Today, Co-chairs of the Animal Protection Caucus Reps. Jim Moran (D-VA) and Elton Gallegly (R-CA) introduced, along with 54 other cosponsors, a bipartisan bill authored by Gallegly and designed to overcome the Supreme Court's decision to strike down federal law barring the sale of so-called "crush videos," which graphically depict the abuse and killing of animals.
Gallegly's original bill passed the House in 1999 on a bipartisan vote of 372-42 and in the Senate by unanimous consent. President Clinton signed it into law. For 10 years, it shut down the crush video industry.
"Violence is not a First Amendment issue; it is a law enforcement issue," Gallegly said. "Ted Bundy and Ted Kaczynski tortured or killed animals before killing people. The FBI, U.S. Department of Education and the U.S. Department of Justice consider animal cruelty to be one of the early warning signs of potential violence by youths. This law is one step toward ending this cycle of violence."
"The Supreme Court decision is a blow to the effort to prevent animal cruelty and a victory for the profiteers behind the "crush' video industry, which glorifies the killing of defenseless animals," said Moran. "For 10 years, federal law had worked to dramatically reduce the proliferation of these videos. Now, Congress must act to restore these commonsense protections against animal cruelty."
The more narrowly focused legislation would prevent video depictions of drowning, impaling, burning and crushing of animals, while addressing constitutional concerns outlined by the court.
"Animal abuse and profiting from these actions are wrong," said Rep. Betty Sutton (D-OH), a member of the Animal Protection Caucus and original cosponsor of the bill. "We must close the loopholes to crack down and end the trade in crush videos. Today, we are unequivocally restating, with a narrowly tailored measure, that it is unacceptable to videotape and sell extreme, cruel, and illegal depictions of the torturing, maiming, or mutilation of animals."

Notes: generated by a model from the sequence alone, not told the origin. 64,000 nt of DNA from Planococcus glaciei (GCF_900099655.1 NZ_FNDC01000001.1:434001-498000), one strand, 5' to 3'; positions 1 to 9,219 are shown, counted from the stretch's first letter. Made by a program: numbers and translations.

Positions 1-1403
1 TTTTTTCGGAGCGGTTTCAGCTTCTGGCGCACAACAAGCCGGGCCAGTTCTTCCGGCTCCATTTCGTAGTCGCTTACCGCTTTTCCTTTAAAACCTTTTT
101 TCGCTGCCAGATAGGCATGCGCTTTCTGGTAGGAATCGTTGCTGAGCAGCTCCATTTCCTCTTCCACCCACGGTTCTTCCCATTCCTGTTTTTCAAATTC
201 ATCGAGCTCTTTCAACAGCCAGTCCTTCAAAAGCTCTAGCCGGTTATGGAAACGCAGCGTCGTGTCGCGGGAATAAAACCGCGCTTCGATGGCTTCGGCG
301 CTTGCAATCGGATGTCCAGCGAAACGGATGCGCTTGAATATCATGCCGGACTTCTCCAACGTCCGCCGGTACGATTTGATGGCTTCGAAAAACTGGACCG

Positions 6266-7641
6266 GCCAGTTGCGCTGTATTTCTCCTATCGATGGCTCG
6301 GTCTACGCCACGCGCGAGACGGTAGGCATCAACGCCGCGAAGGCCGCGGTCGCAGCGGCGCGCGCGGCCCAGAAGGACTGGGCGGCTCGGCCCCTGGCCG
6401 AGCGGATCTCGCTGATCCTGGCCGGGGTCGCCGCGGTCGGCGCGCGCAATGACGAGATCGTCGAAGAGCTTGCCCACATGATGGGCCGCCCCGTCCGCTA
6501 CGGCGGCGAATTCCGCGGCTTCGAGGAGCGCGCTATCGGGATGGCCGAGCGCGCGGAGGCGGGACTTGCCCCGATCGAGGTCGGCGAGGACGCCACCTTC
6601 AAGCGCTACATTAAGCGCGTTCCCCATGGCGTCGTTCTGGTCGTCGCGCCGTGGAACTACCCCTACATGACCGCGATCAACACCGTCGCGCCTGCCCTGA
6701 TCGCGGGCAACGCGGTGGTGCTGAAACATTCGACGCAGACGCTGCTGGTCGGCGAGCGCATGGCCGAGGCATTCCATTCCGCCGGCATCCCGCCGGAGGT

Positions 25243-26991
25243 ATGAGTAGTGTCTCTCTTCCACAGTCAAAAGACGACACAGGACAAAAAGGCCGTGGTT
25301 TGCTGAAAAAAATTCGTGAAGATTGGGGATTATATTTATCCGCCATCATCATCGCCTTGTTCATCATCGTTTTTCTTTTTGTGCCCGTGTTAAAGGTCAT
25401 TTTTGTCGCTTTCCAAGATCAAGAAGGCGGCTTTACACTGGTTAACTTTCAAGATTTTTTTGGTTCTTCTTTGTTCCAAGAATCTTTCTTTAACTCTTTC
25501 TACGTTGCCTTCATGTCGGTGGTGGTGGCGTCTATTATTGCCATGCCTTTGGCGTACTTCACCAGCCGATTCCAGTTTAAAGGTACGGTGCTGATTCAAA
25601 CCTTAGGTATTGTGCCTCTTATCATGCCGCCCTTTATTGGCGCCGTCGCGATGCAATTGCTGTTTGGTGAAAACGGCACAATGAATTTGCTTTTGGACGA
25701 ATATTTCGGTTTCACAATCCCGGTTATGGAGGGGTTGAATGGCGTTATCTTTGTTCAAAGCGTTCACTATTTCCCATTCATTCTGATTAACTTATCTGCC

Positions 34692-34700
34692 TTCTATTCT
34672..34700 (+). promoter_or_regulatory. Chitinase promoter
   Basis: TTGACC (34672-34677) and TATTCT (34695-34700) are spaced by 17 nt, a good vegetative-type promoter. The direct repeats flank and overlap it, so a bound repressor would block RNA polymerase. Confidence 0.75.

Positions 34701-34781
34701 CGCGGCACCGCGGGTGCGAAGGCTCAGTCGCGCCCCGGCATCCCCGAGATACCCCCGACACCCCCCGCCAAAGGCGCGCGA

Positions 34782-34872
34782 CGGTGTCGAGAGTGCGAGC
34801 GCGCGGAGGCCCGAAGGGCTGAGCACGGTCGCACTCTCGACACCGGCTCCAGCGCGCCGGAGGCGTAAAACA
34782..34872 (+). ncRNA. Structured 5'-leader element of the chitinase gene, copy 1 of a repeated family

"When the law banning animal cruelty videos was passed in 1999, the videos depicting the crushing of small animals virtually disappeared from the market," said Rep. Ed Royce (R-CA), another original cosponsor. "The implication by Chief Justice Roberts that the law should be circumscribed to require that the depicted conduct be "cruel' will be addressed by this new bill."
"Animal cruelty is not something to celebrate and circulate online," said Rep. Earl Blumenauer (D-OR), an original cosponsor and Animal Protection Caucus member. "On the heels of yesterday's Supreme Court decision, we're taking immediate and bipartisan action to protect animals without infringing on the right to free speech. The bottom line is that we need to protect animals from being tortured or killed in a manner that is criminal or morally reprehensible. No one should be allowed to profit from so-called crush videos or other images of animal cruelty."
"While I am disappointed in its ruling, I have the highest respect for the Supreme Court," Gallegly said. "They left the door ajar for us to continue to outlaw these heinous actions and we intend to do so."
"I refuse to stand by while people profit from the mutilation and torture of helpless puppies, kittens and other animals." said Moran. "I look forward to continuing to working with Congressman Gallegly to respond to this decision while preserving the constitutional freedoms all Americans hold dear."